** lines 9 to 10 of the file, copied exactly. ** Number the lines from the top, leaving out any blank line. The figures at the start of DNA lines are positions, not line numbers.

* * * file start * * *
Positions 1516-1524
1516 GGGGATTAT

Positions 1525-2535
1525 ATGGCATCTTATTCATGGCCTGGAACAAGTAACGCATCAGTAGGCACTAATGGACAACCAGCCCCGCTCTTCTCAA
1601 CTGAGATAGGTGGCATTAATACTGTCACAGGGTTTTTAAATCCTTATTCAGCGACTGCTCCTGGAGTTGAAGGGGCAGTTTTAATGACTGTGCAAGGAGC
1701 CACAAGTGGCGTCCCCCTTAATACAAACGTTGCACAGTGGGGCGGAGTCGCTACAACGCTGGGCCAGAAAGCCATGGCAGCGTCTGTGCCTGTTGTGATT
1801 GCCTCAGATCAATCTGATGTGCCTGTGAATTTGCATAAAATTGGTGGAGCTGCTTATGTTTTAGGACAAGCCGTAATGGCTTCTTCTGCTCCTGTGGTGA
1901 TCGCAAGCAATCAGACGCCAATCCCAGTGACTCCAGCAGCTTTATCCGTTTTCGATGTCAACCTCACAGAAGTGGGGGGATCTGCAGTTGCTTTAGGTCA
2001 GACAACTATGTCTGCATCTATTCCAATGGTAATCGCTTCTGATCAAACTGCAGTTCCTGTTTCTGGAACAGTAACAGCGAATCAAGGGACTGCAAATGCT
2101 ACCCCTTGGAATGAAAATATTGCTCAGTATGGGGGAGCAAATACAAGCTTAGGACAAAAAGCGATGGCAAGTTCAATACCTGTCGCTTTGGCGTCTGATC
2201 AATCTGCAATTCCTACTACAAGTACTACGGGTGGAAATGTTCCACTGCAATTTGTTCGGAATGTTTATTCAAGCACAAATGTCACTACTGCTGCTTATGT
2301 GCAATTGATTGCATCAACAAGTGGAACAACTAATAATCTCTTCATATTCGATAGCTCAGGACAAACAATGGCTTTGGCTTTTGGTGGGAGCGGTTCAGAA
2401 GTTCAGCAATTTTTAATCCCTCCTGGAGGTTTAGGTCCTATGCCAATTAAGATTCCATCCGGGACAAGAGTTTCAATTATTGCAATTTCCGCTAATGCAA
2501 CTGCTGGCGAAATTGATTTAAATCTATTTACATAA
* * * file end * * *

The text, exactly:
2001 GACAACTATGTCTGCATCTATTCCAATGGTAATCGCTTCTGATCAAACTGCAGTTCCTGTTTCTGGAACAGTAACAGCGAATCAAGGGACTGCAAATGCT
2101 ACCCCTTGGAATGAAAATATTGCTCAGTATGGGGGAGCAAATACAAGCTTAGGACAAAAAGCGATGGCAAGTTCAATACCTGTCGCTTTGGCGTCTGATC